Can the EU last long if it cuts Cyprus out?

European Parliament ECON Committee chair Sharon Bowles (ALDE, UK) (on the left) and Jeroen Dijsselbloem, President of Eurogroup walking to take sits for the Economic Dialogue and exchange of views. 21.3.2013, (European Parliament photographic library).

European Parliament ECON Committee chair Sharon Bowles (ALDE, UK) (on the right) and                                       Jeroen   Dijsselbloem, President of Eurogroup walking to take sits for the Economic                                                              Dialogue and exchange of views. 21.3.2013,                                           (European Parliament photographic library).

The latest and most important rhapsody in the Cyprus tragedy was performed yesterday morning by the twenty-three members of the European Central Bank’s governing council. The text issued by them was very brief and went like this: “The Governing Council of the European Central Bank decided to maintain the current level of Emergency Liquidity Assistance (ELA) (requested by the Central Bank of Cyprus) until Monday, 25 March 2013. Thereafter, Emergency Liquidity Assistance (ELA) could only be considered if an EU/IMF programme is in place that would ensure the solvency of the concerned banks”.

In plain English it means that holders of bank accounts in any Cypriot bank may not be able to withdraw their own money after Monday 25 March and probably lose all of it. The vast majority of them have deposited in those banks the savings of a lifetime, minding their own business and not paying much attention to the political and economic developments. They trusted that their wealth is safe with a Eurozone bank, being supervised and controlled by the ‘authorities’, ECB included.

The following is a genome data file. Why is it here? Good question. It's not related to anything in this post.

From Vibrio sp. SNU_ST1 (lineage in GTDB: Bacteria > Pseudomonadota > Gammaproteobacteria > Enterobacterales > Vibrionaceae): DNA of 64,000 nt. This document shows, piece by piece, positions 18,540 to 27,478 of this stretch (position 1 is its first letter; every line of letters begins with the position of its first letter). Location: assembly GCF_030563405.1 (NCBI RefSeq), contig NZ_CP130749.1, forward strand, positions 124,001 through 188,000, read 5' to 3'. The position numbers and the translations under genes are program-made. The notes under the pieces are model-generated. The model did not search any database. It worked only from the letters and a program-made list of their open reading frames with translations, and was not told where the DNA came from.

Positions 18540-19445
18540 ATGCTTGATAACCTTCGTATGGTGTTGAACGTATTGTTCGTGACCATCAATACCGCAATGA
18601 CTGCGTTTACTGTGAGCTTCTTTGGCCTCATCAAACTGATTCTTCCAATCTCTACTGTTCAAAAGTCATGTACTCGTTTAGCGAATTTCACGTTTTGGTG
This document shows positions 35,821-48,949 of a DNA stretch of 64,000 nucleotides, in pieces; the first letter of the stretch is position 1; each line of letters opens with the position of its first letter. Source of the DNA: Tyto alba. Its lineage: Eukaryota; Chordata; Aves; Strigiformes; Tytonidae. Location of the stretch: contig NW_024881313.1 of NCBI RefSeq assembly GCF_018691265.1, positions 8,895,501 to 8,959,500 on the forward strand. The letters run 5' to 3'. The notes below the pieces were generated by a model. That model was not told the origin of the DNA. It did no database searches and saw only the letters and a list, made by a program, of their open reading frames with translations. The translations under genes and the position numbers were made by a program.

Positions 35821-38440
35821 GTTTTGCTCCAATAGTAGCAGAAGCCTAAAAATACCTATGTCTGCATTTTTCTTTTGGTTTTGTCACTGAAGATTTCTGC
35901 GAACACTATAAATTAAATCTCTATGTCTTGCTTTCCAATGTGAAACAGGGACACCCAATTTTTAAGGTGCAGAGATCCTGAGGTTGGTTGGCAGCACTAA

This ECB statement is obviously an ultimatum issued by the key player in this theatre of the absurd, the provider of liquidity to the banking system. Compare this ECB ultimatum to Cyprus, with what any other major central bank could have done in a case like this. It’s unthinkable, say for the American central bank, the Fed, to cut off the liquidity supply to one of its remote constituent central banks, say in North Dakota, because some lenders there went bust. In the 2008 credit melt down in the US the Fed plaid its role to the letter and saved the American economy in its entirety.

Then what is the conclusion after comparing the Fed with the ECB? Obviously that the Fed is a national bank, cooperating closely with the country’s government, while the ECB is a Frankfurt – Brussels ‘imperial’ like organisation with no national affiliations. Or just a few of them?

But in this game it’s not only the ECB that plays the role of an imperial authority, ready to severely punish a small nation, even to through it out to the wolfs. Of course if it’s not ‘systemic’. The same tactic is followed also by the Eurogroup. Incidentally its President, Jeroen Dijsselbloem, had to appear yesterday in a hearing at the Economic and monetary affairs Committee of the European Parliament. Naturally almost all the tough questions addressed to him by the MEPs were about Cyprus, directly denouncing the haircut on banks accounts below €100,000.